So, for example the code “G1 X20 Y30 E10 F1200” would mean that the printer head is to move to x=20mm and y=30mm on the printer bed. While doing so, the printer has to push 10mm of filament through the extruder and move at the speed of 1200 mm/min. The unit of speed can be mm/min or mm/sec depending on the settings you create in the slicing software.
Resetting the filament position – G92
At the start of every new layer, the position of the filament is often reset. Normally, after printing a layer of a 3D model, a series of E commands are used to extrude the filament. However, once that layer is finished, then resetting the filament back to 0 will mean that all future commands for the next layer are relative to that reset zero position using the G92 command.
For example, writing the code “G92 E0” means that the existing filament position is now the new “zero” position and a new phase or layer of printing can begin.
Relative or absolute positioning – G90/G91
The 3D printer head can instructed to move to an absolute coordinate or by a relative distance from its existing position. The G-commands G90 and G91 are used for such positioning. For example, let us assume that a code line reads as follows:
G1 X20 F3200”
This means that the printer head is to move to X=20mm position on the bed. So, regardless of where the printer head currently is, it has to move to that particular coordinate.
Now contrast that movement with a code line which reads as follows:
G1 X20 F3200”
This basically means that the printer head has to move 20mm to the right of wherever it currently rests. This command is particularly helpful when you are not sure what the current or existing location of the printer head is and simply want it to move along a particular axis by a fixed distance.
Normally, the G-code file created by the slicing software uses absolute positioning or G90 commands to instruct the printer head on where to move. The slicing software determines the X, Y, and Z coordinates based on the 3D model that is fed to it by the user. It comes up with the distances and the axes automatically saving the user a lot of time and effort.
Extruder temperature – M104/M109
When you begin any 3D print job, the first thing you have to do is heat up the extruder. Once the extruder reaches a specific temperature, then it is ready to push out the filament and move along the design path of the 3D model being printed.
You can heat up the extruder in two distinct ways. The first one is by instructing the extruder to begin heating and work towards reaching a specific temperature. While that happens, the 3D printer goes about performing its other functions. The second way is by instructing the extruder to heat and reach a certain temperature before anything else can happen. The command M104 is used to let other commands run while the extruder heats, while the command M109 is used to complete the extruder heating process before any other command can run.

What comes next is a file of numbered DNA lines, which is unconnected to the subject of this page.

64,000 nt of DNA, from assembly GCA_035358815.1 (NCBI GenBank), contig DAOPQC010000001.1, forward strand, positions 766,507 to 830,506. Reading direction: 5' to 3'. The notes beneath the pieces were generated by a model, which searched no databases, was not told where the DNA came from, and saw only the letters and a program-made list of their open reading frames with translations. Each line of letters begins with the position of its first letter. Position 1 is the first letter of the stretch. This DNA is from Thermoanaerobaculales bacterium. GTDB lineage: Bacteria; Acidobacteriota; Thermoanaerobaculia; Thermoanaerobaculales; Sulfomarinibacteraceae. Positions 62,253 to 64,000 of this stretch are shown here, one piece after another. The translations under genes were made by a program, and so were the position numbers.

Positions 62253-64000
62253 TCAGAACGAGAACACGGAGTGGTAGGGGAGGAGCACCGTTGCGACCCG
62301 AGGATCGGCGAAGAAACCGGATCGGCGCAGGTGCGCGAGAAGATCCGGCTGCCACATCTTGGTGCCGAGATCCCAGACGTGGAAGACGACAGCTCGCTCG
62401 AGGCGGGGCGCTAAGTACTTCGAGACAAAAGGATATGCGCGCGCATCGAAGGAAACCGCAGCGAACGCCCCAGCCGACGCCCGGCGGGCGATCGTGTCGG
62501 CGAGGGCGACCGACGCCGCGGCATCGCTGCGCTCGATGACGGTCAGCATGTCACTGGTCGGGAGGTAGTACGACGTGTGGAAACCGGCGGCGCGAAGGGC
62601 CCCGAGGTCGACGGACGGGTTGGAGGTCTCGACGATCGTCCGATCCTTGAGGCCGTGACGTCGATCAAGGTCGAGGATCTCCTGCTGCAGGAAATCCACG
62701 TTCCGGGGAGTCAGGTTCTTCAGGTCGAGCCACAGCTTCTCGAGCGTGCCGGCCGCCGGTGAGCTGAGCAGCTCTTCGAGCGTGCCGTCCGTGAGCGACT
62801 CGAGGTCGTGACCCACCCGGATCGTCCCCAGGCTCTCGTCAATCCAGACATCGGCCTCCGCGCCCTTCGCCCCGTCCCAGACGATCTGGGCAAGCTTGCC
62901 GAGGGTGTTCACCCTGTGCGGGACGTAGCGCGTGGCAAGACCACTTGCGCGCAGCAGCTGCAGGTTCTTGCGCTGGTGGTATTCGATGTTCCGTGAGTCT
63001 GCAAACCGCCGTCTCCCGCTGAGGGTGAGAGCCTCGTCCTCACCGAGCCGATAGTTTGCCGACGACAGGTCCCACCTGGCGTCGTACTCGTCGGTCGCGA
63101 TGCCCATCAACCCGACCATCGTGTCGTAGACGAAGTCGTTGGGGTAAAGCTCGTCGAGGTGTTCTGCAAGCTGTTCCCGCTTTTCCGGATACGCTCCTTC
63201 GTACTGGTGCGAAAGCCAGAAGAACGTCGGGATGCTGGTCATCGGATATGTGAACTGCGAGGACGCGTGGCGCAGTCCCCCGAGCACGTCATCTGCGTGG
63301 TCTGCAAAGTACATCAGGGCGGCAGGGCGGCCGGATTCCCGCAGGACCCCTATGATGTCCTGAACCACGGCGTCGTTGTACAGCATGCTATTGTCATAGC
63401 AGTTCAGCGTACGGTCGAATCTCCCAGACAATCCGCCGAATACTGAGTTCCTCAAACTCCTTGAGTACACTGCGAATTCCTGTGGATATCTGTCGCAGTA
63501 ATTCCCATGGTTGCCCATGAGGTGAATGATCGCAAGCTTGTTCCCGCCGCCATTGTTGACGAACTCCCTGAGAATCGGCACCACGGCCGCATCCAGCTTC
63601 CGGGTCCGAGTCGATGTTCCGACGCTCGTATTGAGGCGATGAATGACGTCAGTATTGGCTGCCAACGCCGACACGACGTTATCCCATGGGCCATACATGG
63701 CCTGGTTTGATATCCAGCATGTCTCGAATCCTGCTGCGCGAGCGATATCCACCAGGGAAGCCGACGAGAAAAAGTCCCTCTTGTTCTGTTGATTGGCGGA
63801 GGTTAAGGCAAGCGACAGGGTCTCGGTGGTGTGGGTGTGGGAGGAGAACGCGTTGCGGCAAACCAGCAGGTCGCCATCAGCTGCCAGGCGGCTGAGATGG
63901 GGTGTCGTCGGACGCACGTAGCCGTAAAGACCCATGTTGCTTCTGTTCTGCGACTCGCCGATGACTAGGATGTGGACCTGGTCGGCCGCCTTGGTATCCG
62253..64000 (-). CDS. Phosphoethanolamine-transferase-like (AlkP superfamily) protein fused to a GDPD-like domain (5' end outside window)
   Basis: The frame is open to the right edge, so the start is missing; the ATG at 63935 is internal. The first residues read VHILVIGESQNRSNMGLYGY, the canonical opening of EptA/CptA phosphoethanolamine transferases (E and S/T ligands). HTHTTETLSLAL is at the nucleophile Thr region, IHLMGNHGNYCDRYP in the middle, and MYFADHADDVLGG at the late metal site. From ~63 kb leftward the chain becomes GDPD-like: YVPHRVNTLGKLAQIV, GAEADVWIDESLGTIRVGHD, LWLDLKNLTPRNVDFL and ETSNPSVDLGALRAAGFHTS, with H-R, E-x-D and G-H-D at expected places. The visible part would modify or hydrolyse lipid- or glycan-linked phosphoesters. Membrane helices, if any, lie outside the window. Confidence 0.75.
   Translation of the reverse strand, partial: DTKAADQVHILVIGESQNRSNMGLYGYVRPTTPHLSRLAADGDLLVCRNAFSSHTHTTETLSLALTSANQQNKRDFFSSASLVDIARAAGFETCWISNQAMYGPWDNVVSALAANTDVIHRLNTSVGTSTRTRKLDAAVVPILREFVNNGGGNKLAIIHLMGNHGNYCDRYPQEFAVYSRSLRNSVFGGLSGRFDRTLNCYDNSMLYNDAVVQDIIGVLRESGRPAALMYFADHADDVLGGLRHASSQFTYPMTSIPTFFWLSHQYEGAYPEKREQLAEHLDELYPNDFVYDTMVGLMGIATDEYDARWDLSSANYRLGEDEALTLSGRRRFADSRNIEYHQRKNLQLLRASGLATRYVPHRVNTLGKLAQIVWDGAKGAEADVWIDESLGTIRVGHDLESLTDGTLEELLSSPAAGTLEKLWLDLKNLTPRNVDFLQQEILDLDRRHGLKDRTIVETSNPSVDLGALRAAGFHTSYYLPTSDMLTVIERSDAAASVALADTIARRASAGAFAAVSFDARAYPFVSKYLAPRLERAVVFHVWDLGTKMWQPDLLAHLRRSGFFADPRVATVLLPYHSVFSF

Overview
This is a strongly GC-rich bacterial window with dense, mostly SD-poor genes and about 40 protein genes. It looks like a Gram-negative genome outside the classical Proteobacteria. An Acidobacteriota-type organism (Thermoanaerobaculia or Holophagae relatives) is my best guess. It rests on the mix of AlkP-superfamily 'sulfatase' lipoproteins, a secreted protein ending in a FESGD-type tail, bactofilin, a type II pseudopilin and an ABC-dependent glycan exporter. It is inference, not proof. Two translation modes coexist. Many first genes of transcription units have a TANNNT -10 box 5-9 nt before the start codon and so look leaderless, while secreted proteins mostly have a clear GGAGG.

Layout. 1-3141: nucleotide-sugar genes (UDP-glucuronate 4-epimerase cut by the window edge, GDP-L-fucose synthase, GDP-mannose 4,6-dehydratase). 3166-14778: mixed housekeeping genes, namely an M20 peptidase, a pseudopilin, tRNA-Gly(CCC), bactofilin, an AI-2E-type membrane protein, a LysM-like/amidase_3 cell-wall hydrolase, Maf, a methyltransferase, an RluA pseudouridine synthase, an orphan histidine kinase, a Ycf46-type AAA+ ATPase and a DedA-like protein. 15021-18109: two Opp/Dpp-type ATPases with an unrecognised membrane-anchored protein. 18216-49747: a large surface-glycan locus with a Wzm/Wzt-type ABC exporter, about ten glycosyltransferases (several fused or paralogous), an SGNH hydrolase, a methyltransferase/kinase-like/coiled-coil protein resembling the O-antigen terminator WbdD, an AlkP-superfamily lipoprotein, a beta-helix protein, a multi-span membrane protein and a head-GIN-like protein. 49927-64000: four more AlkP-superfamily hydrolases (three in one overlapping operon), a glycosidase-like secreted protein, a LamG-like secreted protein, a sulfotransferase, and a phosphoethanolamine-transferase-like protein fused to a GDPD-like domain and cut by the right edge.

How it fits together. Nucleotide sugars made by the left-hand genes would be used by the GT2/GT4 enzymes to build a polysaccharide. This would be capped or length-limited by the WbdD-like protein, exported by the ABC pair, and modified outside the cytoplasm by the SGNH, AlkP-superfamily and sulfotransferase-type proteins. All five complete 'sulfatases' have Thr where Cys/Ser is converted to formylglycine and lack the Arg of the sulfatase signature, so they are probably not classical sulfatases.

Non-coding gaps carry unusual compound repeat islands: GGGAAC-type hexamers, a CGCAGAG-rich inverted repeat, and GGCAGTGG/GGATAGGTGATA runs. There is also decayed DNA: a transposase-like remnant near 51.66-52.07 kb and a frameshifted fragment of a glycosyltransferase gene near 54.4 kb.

Normally, an S command is also written alongside the M104/M109 command. The S command sets the temperature at which is extruder is to be heated. S150 would mean the extruder has to reach 150 degrees Celsius. Sometimes, a T command is also used if the 3D printer has two extruders. T0 is normally used to signify the right-sided extruder while T1 is used to signify the left-sided extruder.
Print bed temperature – M140/M190
A small juxtaposition of the numbers from the previous commands leads us to two new commands. M140 is similar to M104 in that it allows the printer bed to heat up to a certain temperature. While the bed heats up, the printer runs the other commands.
M190 is similar to M109 and it directs the printer bed to heat up to a specific temperature. While the heating happens, no other command is allowed to run. Since the printer bed takes much longer to fully heat up to a specific temperature than an extruder, your 3D printer may go into pause mode. So, you may want to use M140 instead of M190 and work simultaneously on other components of the printer while the heating concludes.
An S command is also used in conjunction with the M140 and M190 commands to specify the temperature to which the printing bed is to be heated. Getting the printing bed temperature is very important because it affects the adhesion quality of the very first printed layer to the print bed.
External Cooling Fan Speed – M106
If your 3D printer has an external cooling fan, then you can set its speed using the M106 command. The external fan is different from another fan that cools the extruder. Most 3D printers tend to have such external cooling fans but there are a few models that do not have such fans. So, always check your printer before you use this command.
The M106 command is pretty easy to use. You simply have to write M106 and then write another S command next to it with a number notifying the speed. The numbers can range between 0 and 255 with 0 meaning fan off and 255 meaning fan at full speed. So for example, if you want to run the fan at full speed, you simply write “M106 S255”.
With all of this knowledge, you should now be able to understand the basics of G-codes. You will have enough information to start your 3D printer, send some G-code to it, and begin playing around with it. If you are unsure about any piece of G-code, then you can copy one line from that piece of code and send it to the printer. You can then observe how the printer reacts and whether it does what you intended it to do. Happy printing!